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Latest News 22 April, 2024

April Kaffee und Kuchen

Monday, 29 April at 1 pm. Langmeil, 7 Maria Street, Tanunda

Erich Holzknecht will present an account of growing up in colonial and post-colonial New Guinea at the meeting of Kaffee und Kuchen at Erich comes from a Lutheran missionary family that served in New Guinea for eighty years.

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Sermons

14th April 2024 Bethany Service

18 April, 2024

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Devotionals

Jesus comes to us

I tell you, you will not see me again until you say, ‘Blessed is he who comes in the name of the Lord’ (Luke 13:35b).

Read Luke 13:31–35

The Lutheran church is known as a confessional and liturgical church. This means that we have documented confessional statements that set out the basis of our beliefs and teaching. We are also liturgical – our worship services are set out in a format that takes from Scripture elements that set out the story of salvation. The gospel is proclaimed to us through the liturgy itself.

If you have ever worshipped in a church where the language spoken is not your own, it can be alienating. But if it is a liturgical church, there is a rhythm, a flow to the service that can be familiar and welcoming. By the tone of the responses, and the actions of the pastor, we can gauge where we are in the service. We can identify the confession and absolution, the collect for the day, the kyrie (Lord have mercy), the sermon, the offering of thanksgiving and the blessing. This enables us to participate in spirit without saying aloud the words.

The event that Jesus refers to in our text today is his arrival in Jerusalem on Palm Sunday when the people cry out, ‘Blessed is he who comes in the name of the Lord’. And, in our communion liturgy, we repeat this phrase just before the institution of holy communion.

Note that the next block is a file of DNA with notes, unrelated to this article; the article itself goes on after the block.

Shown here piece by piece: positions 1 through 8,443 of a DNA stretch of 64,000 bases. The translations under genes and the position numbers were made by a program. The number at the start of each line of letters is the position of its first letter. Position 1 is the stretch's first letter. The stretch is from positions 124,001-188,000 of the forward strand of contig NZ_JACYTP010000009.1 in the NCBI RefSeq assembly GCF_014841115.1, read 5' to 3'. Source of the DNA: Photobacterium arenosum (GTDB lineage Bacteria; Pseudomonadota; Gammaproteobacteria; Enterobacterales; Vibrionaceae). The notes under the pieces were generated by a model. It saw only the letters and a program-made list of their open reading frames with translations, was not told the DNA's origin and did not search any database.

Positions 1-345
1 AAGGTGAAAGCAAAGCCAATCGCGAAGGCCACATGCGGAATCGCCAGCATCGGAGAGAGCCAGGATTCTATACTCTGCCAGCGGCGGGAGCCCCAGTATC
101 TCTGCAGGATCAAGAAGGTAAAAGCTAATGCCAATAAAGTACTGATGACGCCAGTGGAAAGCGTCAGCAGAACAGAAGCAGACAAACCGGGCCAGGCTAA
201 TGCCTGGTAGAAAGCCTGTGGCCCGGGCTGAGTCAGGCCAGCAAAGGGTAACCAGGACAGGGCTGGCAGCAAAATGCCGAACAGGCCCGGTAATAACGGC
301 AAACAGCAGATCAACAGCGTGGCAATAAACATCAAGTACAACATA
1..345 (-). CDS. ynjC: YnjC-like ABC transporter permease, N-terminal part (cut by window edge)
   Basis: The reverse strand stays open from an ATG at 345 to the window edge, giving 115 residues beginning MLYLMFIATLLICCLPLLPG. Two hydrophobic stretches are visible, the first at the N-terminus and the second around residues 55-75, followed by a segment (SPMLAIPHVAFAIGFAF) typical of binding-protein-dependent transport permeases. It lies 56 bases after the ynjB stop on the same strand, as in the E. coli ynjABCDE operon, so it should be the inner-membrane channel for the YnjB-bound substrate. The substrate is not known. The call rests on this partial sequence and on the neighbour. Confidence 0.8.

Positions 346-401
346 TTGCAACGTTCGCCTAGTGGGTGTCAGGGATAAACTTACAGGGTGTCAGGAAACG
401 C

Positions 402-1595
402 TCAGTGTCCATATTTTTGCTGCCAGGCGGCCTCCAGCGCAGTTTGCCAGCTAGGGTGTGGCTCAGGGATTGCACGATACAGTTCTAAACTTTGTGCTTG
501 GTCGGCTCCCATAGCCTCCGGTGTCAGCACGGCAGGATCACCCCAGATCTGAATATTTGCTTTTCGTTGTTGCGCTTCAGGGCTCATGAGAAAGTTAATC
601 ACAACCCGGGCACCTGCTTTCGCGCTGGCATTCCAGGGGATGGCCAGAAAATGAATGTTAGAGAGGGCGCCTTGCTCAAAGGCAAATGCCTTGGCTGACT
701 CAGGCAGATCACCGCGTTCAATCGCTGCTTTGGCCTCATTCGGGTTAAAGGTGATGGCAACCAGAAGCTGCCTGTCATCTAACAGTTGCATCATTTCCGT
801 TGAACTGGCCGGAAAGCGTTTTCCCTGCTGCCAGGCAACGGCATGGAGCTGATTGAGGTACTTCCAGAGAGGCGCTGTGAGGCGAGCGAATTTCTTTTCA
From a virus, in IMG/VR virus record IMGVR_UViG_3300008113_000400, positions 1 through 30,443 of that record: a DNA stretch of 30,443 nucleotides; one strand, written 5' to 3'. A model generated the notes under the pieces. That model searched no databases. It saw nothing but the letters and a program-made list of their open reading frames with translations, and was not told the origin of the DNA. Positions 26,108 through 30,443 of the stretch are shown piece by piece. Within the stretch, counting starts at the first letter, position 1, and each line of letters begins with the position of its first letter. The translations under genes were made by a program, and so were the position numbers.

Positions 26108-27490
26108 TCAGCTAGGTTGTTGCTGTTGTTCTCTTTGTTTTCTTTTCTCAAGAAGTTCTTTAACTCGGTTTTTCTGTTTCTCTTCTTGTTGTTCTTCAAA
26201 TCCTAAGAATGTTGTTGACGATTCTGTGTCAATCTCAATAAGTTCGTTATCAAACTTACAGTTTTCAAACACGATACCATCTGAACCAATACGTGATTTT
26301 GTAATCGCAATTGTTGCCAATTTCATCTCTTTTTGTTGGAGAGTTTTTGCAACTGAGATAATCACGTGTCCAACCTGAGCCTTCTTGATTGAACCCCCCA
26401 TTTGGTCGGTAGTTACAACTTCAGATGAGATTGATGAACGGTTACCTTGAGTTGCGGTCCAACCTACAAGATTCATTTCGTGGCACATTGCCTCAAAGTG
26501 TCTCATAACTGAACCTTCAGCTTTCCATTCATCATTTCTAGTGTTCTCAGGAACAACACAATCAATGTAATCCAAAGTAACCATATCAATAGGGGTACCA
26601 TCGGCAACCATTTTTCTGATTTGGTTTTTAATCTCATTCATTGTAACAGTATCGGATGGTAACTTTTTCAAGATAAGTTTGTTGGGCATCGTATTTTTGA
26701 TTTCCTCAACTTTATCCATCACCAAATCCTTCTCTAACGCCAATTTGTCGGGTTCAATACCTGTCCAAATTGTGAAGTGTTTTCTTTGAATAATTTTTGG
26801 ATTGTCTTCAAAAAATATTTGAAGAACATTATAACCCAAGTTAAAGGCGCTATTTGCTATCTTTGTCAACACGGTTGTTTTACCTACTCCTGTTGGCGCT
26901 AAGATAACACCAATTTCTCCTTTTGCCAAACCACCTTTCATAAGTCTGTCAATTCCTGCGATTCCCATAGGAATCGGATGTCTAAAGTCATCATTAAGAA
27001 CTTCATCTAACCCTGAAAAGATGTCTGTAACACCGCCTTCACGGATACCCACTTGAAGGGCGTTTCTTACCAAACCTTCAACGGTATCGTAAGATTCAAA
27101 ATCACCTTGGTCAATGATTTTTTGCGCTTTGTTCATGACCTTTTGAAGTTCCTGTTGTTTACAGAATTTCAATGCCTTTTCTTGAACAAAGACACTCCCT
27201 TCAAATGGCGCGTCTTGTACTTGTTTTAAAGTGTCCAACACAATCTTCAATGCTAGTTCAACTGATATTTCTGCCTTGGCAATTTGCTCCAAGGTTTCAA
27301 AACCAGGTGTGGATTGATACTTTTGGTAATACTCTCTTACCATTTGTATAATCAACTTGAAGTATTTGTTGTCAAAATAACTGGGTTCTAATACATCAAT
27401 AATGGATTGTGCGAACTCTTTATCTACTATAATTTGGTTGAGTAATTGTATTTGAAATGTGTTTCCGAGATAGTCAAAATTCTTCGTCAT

Because this is where Jesus comes to us, in the bread and wine of holy communion. He comes to us! We may ‘go’ to communion, but it is where Jesus comes to us. As the song says, ‘Here we meet you once again, God of mercy, God of grace … ’.

Through our liturgy, Palm Sunday is every Sunday when we celebrate the Lord’s Supper. It is part of remembering that last supper, the recognition that our salvation is God’s action at every step of the way and we, like those at the first Palm Sunday, cry out in thankfulness – ‘Hosanna, hosanna in the highest’.

God of mercy, God of grace, we thank and praise you for the gift of the sacrament of holy communion in which you come to us to forgive us and strengthen us through your love. Amen.

Faye Schmidt continues her diaconal calling through governance, having served on the Vic–Tas District Church Board, the General Church Board and currently as chair of the Standing Committee on Constitutions and her congregation, Bethlehem Lutheran Church, Adelaide. Having lived and worked in many locations within Australia and overseas, Faye has a heart for the stranger and the newcomer and for being open to new ideas, learning from others and responding to needs.

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